Even if our culture is no longer requiring people to mutilate their genitals as a condition of their employment, there are people who know deeply what it is like to be excluded because of their gender identity or gender expression. There are trans people being targeted to the point of states trying to make laws about how trans people will access healthcare, who gets to play sports, even where to go to the bathroom.


The Reverend Doctor Mona West writes this:

“Queer people of faith would read this story as our own. We are kept from full participation in the Church because of what is perceived as our outsider sexual status. We have been denied ordination and communion. Our relationships are also not blessed by the Church. At best we are allowed to attend worship if we ‘leave our sexuality at the door.’ We are allowed marginal participation in the body of Christ if we adopt a ‘don’t ask, don’t tell’ policy, or if we promise not to be a ‘practicing’ homosexual. Like the Ethiopian eunuch, we have struggled to make sense of Scripture, to find our place in it, when others would use it to condemn us. The good news for us is that there have been those ‘Philips’ who have interpreted Scripture in ways that have been empowering for the queer community.”[3]


Abdimalkah knows what it is like to be excluded, to be regarded as an outsider for living in a queer body. But Philip knows how to invite him in, how to explain Scripture—maybe Philip also knew the rest of the story of Isaiah. Just a couple of chapters beyond the suffering servant passage, there’s this:

“Do not let the foreigner joined to the Lord say, ‘The Lord will surely separate me from his people’; and do not let the eunuch say, ‘I am just a dry tree.’ For thus says the Lord: to the eunuchs who keep my Sabbaths, who choose the things that please me and hold fast my covenant, I will give, in my house and within my walls, a monument and a name better than sons and daughters. I will give them an everlasting name that shall not be cut off. And the foreigners who join themselves to the Lord, to minister to him, to love the name of the Lord, and to be his servants, all who keep Sabbath, and do not profane it, and hold fast my covenant—these I will bring to my holy mountain, and make them joyful in my house of prayer; their burnt offerings and their sacrifices will be accepted on my altar; for my house shall be called a house of prayer for all peoples. Thus says the Lord God who gathers the outcasts of Israel, I will gather others to them besides those already gathered.”[4]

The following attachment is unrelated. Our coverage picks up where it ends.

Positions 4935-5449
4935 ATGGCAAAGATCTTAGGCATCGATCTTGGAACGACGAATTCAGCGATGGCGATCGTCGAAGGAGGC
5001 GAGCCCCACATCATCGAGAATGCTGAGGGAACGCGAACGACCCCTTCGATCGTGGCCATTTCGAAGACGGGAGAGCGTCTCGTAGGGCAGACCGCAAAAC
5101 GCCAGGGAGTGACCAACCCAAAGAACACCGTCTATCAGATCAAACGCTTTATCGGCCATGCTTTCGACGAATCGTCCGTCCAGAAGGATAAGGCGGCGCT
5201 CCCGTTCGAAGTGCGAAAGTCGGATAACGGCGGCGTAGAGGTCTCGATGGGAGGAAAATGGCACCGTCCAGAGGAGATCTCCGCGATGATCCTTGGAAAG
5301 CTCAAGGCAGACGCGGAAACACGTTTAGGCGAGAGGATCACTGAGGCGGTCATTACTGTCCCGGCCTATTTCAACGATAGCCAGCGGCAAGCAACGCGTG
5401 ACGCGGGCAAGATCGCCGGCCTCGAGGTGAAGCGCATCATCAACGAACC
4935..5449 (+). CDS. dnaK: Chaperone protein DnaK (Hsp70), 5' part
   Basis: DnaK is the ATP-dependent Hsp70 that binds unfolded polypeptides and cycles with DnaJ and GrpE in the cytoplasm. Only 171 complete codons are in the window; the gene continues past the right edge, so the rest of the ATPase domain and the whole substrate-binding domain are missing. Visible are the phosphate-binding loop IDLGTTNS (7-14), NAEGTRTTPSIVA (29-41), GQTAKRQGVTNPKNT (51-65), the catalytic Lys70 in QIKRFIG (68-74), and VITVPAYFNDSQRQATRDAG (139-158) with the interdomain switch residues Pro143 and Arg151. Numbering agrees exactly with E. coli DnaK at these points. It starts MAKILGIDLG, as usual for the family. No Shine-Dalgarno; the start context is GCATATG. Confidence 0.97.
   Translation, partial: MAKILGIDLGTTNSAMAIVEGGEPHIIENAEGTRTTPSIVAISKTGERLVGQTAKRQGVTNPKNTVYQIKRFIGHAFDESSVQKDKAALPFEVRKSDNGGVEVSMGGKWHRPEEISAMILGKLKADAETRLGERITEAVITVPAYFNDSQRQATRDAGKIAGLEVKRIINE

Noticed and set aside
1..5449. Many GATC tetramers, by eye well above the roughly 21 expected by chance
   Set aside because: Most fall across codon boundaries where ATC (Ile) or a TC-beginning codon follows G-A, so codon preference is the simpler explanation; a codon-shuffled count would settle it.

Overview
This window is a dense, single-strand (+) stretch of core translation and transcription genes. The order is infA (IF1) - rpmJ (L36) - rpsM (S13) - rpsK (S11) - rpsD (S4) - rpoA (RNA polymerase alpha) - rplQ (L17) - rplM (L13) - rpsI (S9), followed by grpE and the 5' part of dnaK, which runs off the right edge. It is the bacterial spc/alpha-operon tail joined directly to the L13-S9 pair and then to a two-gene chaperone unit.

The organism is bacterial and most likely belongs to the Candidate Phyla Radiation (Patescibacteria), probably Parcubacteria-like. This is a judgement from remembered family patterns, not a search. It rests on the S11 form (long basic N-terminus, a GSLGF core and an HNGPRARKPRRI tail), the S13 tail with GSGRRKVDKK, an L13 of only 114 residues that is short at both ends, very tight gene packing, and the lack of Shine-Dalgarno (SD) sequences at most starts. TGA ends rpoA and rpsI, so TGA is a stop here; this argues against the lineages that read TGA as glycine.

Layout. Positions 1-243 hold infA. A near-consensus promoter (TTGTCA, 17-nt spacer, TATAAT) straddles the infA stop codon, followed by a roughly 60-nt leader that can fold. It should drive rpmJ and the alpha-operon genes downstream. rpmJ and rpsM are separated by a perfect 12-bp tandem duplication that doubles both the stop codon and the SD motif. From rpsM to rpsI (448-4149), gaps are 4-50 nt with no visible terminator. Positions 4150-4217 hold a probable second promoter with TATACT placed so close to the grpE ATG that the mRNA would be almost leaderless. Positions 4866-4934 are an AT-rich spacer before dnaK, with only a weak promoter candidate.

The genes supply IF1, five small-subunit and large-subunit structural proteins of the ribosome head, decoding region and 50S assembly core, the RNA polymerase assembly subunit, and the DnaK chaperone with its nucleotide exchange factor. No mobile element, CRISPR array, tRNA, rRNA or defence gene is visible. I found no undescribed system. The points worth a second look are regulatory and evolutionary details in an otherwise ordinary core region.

Perhaps Philip didn’t know how far and how expansive the Gospel would be, but the Holy Spirit knew exactly what she was doing here. God purposefully chose for the Gospel to be shared with a Jewish Ethiopian royal official who could not physically bear children, a eunuch who was regarded as a sexual and social outsider…and chose this person to give birth to the church in Africa. Which exists to this day.


Jesus tells his disciples, “I am the vine, you are the branches. Those who abide in me and I in them bear much fruit, because apart from me you can do nothing.” In this image of the vine and branches, we imagine the way a plant grows—the only way to live is to remain connected. We are connected to Jesus, and that connects us to each other as well.


In this season of Easter, remembering again the things Jesus said to his disciples and revisiting the stories of the Acts of the Holy Spirit among the first disciples as the Church is growing and being built, we on the earth have not yet ascended to heaven—the resurrected Jesus has a body, just as we are embodied and enfleshed humans. Our bodies, our gender identity and gender expression, these are not incidental—this is part of who we are, part of how God created us and how God loves us, for all of who we are.


Thanks be to the Ethiopian eunuch who dared to trust in God. Thanks be to Philip who dared to interpret Scripture as a bold welcome. Thanks be to God.


Amen.


Pastor Cheryl


[1] https://www.wilgafney.com/2012/05/04/black-jewish-and-queer-the-ethiopian-eunuch/ [2] Deuteronomy 23: 1 [3] The Queer Bible Commentary, page 572. [4] Isaiah 56: 3-8